A while back, a question floated through my Quora feed, about what to do if one‘’’s friends all object to one’s dating partner.

It wasn’t a question about polyamory per se, but it did cut to the heart of something I’ve been struggling with for a very long time. I’ve written countless times about “veto,” I’ve had partners veto my lovers and been on the receiving end of veto, I’ve seen direct and indirect vetoes, vetoes where veto was part of the relationship and vetoes where it wasn’t, vetoes from lovers and vetoes from friends… After due consideration, I have come to the conclusion there simply is no right answer. When someone in oyur life objects to someone else in your life, in any capacity for any reason, thee is nothing you can do that does not make you to someone, a villain.

At this point in my life, I firmly, 100% believe that the moment you find yourself in a position where your friends or your lovers are telling you not to date someone, you’re screwed. It doesn’t matter why they’re telling you not to date. It doesn’t matter whether or not they’re right. It doesn’t matter what choice you make. No matter what you do, you are going to be a villain in someone’s eyes.

I still remember the first time it happened, the first time my ex-wife vetoed someone. And not just our romantic relationship—she vetoed our friendship as well, telling me I was to have no contact whatsoever with her again.

Another partner at the time, Shelly, was there when it happened. Shelly later wrote in her blog she’d never seen me so upset, so absolutely heartbroken, crying uncontrollably becase of this veto.

A couple of years later, Shelly would do exactly the same thing herself. She and I were both dating another woman, someone I will call “Tina.” Tina (not her real name) wasn’t the best match for Shelly; Shelly tended to require a lot of attention, while Tina was introverted and valued her alone time and her agency. The two of them soon stopped being able to be in the same room without yelling at each other, and predictably, they broke up shortly after that. I will never forget what Shelly told me after the breakup: “Can you believe ina still thinks she gets to be with you?”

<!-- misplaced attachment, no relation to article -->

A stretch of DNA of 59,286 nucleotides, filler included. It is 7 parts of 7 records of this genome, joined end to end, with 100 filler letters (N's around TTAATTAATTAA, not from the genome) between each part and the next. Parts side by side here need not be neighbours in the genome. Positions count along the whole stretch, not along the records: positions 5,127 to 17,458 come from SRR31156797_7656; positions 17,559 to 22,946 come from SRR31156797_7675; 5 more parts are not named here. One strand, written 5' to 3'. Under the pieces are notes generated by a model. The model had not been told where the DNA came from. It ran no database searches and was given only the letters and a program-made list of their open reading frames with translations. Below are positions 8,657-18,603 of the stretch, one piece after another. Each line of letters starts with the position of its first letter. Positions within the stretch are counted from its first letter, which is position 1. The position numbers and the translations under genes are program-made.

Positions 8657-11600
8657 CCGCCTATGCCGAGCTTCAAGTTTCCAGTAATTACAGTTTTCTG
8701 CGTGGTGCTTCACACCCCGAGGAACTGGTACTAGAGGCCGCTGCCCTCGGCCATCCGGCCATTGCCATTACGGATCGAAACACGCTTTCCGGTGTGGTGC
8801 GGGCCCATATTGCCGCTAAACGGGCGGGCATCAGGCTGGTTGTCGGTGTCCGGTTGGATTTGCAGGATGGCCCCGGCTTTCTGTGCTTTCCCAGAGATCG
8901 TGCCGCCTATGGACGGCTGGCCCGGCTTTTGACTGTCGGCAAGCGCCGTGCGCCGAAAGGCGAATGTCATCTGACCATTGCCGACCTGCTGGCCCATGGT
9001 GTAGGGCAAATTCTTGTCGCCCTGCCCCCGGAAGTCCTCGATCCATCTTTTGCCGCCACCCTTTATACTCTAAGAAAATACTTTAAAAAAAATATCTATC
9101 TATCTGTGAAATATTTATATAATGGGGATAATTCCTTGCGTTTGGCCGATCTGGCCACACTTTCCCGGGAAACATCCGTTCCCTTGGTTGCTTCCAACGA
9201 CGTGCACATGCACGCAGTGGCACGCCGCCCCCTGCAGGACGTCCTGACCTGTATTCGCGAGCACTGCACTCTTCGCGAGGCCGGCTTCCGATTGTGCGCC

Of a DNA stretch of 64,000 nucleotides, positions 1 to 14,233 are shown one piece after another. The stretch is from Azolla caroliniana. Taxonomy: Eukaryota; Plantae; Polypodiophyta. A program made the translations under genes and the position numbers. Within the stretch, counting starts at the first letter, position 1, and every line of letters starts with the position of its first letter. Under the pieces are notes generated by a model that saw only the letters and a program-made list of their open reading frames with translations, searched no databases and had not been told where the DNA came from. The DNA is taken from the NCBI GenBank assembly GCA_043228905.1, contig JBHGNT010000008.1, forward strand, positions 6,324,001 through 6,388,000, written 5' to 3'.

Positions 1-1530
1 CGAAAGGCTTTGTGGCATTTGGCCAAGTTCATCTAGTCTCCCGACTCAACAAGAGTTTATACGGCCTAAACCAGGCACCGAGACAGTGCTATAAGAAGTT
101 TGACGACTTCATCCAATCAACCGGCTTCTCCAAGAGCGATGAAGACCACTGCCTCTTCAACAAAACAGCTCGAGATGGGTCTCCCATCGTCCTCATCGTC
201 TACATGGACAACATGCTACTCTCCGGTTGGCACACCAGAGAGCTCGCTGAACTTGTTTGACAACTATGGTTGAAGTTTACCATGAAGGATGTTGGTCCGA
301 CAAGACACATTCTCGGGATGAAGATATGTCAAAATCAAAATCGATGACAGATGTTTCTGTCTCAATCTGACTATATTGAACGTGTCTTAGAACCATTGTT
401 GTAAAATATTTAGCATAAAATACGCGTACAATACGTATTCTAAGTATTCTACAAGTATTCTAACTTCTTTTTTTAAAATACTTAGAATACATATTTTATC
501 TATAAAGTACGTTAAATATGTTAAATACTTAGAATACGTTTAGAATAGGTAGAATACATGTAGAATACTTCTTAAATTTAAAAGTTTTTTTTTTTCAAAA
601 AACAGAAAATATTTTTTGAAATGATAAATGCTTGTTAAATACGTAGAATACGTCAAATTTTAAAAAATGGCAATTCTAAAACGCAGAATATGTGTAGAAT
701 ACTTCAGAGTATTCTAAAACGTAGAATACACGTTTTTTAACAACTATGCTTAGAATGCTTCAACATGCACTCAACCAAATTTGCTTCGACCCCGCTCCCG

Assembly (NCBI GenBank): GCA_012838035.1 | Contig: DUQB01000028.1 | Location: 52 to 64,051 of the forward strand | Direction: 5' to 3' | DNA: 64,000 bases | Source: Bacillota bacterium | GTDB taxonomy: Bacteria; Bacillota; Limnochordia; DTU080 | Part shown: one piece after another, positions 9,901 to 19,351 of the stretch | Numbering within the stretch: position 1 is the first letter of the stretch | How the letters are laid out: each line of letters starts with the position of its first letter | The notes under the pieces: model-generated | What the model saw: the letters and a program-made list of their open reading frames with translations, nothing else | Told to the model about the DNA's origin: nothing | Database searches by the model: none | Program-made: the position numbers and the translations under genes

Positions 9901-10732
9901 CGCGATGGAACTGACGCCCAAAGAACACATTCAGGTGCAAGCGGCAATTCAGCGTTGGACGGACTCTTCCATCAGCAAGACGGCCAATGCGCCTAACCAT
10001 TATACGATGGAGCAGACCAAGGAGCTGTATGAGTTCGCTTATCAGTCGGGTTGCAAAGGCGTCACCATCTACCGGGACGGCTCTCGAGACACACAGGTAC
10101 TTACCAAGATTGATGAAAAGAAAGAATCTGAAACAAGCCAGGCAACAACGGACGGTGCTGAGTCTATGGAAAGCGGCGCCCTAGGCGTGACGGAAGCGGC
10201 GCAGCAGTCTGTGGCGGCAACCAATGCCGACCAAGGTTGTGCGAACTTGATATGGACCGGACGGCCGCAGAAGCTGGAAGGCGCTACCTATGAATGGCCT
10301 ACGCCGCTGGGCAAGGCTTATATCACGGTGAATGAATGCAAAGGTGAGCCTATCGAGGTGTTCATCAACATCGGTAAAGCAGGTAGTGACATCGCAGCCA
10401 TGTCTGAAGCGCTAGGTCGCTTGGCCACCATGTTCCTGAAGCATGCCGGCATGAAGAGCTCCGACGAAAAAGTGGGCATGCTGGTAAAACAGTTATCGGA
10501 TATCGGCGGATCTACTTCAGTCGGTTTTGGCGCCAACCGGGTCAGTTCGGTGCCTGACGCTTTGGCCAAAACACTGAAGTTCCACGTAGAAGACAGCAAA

And here I am, years later, without any of them in my life: my ex-wife, the woman she vetoed, Shelly, Tina. (I still do believe that, had I chosen to defend my relationship with Tina back then, there’s a chance we’d still be together.) Perhaps ironically, the four of them are now united by the fact that all of them see me as the villain.

That is inevitable. It’s intrinsic in the dynamic. It can’t not happen.

“So-and-so dumped me because their friends said to, not for anything I did!” makes you a monster to some people. “So-and-so chose a new piece of ass over our friendship!” makes you a monster to others. There’s no choice that can’t be spun to put you in the “persecutor” slot of the Drama Triangle, and whatever you do, someone will be aggrieved.

And that’s not even the shittiest part. The shittiest part of this situation is that not only are you absolutely guaranteed to aggrieve someone, whichever choice you made, but from that moment on there’s a sword of Damocles dangling over your head.

If at any point something should go wrong with the person you chose—if you listen to your friend and then later alienate that friend, or you keep dating your partner and then break up, guess what? Your former friend and your ex have a common enemy.


And nothing brings people together like a common enemy.

The only solution I know of, and it’s a shitty solution, only marginally less bad than any other, is to have no truck with the kind of people who would ask you to make that choice.

Don’t be friends with anyone who would tell you who you ought or ought not have in your life, and for God’s sake never date such a person.

There are two downsides to this:

  1. You’ll cut a lot of people out of your life. A lot, and I mean a lot, of people feel it’s within their purview to venture ideas about who you should or should not allow in your personal inner circle, socially or romantically (or both).
  2. You have to get really proactive about developing those partner selection skills.

It’s okay to solicit input (“Hey, what do you think about me and so-and-so, think we’re a good match? No obvious warning signs?”), as long as you make it clear the decision rests with you, not with them.

These days, having ridden this ride and learned from experience there is no right choice, I believe the only winning move is not to play.

You tell me not to date someone, or not to be friends with someone, you’re out.

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